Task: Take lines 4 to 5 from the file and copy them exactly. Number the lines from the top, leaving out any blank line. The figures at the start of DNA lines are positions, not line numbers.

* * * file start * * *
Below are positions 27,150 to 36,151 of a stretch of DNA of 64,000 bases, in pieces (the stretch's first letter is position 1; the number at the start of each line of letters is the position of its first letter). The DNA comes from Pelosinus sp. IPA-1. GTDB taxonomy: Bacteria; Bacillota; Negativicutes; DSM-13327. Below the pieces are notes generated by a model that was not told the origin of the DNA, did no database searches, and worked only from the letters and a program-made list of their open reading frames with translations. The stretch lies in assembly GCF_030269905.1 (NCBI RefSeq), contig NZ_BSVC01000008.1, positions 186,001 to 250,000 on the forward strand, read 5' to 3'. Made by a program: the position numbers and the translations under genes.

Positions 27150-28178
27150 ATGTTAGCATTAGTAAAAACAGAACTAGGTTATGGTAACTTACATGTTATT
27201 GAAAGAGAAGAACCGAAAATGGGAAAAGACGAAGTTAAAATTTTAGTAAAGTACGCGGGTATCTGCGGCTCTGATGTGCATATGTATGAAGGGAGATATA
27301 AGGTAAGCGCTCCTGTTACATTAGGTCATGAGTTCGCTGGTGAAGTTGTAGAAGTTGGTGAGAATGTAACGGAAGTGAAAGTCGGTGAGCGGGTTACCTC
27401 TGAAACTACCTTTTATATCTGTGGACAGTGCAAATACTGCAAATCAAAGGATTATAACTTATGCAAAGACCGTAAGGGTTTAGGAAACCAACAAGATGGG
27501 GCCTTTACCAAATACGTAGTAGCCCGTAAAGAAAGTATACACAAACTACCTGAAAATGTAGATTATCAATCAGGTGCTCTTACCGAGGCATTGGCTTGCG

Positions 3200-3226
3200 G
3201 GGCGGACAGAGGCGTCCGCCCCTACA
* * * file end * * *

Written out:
27201 GAAAGAGAAGAACCGAAAATGGGAAAAGACGAAGTTAAAATTTTAGTAAAGTACGCGGGTATCTGCGGCTCTGATGTGCATATGTATGAAGGGAGATATA
27301 AGGTAAGCGCTCCTGTTACATTAGGTCATGAGTTCGCTGGTGAAGTTGTAGAAGTTGGTGAGAATGTAACGGAAGTGAAAGTCGGTGAGCGGGTTACCTC